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2018 FISHING OPENER: Plan for Upper Red Lake continues to pay off

UPPER RED LAKE—Among the success stories in Minnesota fish management is Red Lake and this summer anglers who fish Upper Red will, once again, reap the benefits.

"We just had a record winter harvest of 152,000 pounds and we think we should have another good harvest this summer," said Bemidji Area DNR Fisheries large lake specialist Tony Kennedy. "Our harvest year runs from December through November and (during that span) we have a target harvest range of 240,000 pounds to 336,000 pounds. A good summer harvest is about 100,000 pounds so, when you add that to our winter harvest of 152,000 pounds, we are on track to be within that harvest range."

Kennedy's optimism is based on the lake's walleye population, which is very healthy and which boasts a surplus of fish from the 2011 and 2009 year classes. The 2011 fish are about 14 to 18 inches now and represent about 35 percent of Upper Red's total walleye population. The 2009 class survivors have reached the 18- to 19-inch mark and have been providing action for the anglers for many years.

"We are not anywhere near record abundance in terms of walleye numbers on Upper Red but there is a surplus of spawning stock," Kennedy said. "When there is that surplus we don't have as many new fish coming into the population. And, when we are in surplus, we want anglers to be able to catch them and keep some."

In an effort to do just that, DNR officials last summer implemented a 4-fish limit with one walleye in possession over 17 inches. The regulation also was in effect this winter and will be continued this summer.

"People go to Upper Red to catch numbers of walleyes and the objective of our walleye management on the lake is to have anglers catch lots of walleyes and to provide opportunities to harvest some of them," Kennedy said. "In 2015, we revised our harvest plan for Upper Red and that revision gave us more flexibility in our management. It also gave us the ability to allow more harvest (when it is an option)."

At its peak, Upper Red had seven spawning walleyes per acre. DNR officials are hoping to reduce that figure to 2.5 per acre but they have a way to go in achieving that goal. Currently, there are 6 spawning walleyes per acre on Upper Red.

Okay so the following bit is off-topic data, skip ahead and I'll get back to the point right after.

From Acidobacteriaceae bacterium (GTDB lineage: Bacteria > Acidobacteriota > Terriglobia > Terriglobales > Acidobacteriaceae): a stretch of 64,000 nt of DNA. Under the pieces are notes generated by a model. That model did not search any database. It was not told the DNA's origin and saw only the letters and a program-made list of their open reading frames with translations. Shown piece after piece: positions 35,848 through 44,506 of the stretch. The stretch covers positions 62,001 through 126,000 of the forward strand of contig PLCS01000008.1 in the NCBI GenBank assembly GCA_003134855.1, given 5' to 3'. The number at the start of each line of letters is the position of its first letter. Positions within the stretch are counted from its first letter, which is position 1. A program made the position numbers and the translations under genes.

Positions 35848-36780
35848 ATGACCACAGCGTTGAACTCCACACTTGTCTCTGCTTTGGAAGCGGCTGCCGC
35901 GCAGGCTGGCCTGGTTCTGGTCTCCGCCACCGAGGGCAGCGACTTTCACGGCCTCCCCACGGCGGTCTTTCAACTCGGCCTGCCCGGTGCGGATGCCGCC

A late spring should help that effort.

"I'm optimistic about the summer's fishing on Upper Red," Kennedy said. "The eastern end of Upper Red is known for its concentration of walleyes in the spring and I'm optimistic that it will provide good fishing this year. The closer the ice-out is to opener the better the walleye fishing along the shoreline breaks usually is. This year looks to be a late ice-out so I suspect that it should be a good spring for fishermen this year.

"Upper Red has a reputation of having a large number of eating-size walleyes but very few larger ones," Kennedy continued. "If you are looking for a walleye for the wall, Upper Red is not your place. But, if you are looking for a bend in the rod, especially with a late spring, Upper Red is the place to go."

Upper Red also is a destination for anglers looking for a trophy northern pike.

"We did a spring trap net assessment last spring to look at the size structure of the northern pike and we saw very impressive numbers of fish over 36 inches," Kennedy said. "About 30 percent of the female pike we surveyed were over 36 inches and you won't find that percentage in very many places."

The overall pike population on Upper Red is low but those that swim in the lake have the opportunity to thrive.

"The trophy potential for the pike is real," Kennedy said. "And the pike don't see much pressure from anglers because most of Upper Red's fishermen are targeting walleyes."

For more information on Upper Red's pike or walleye management scheme, contact the Bemidji Area DNR Fisheries office at (218) 308-2339.

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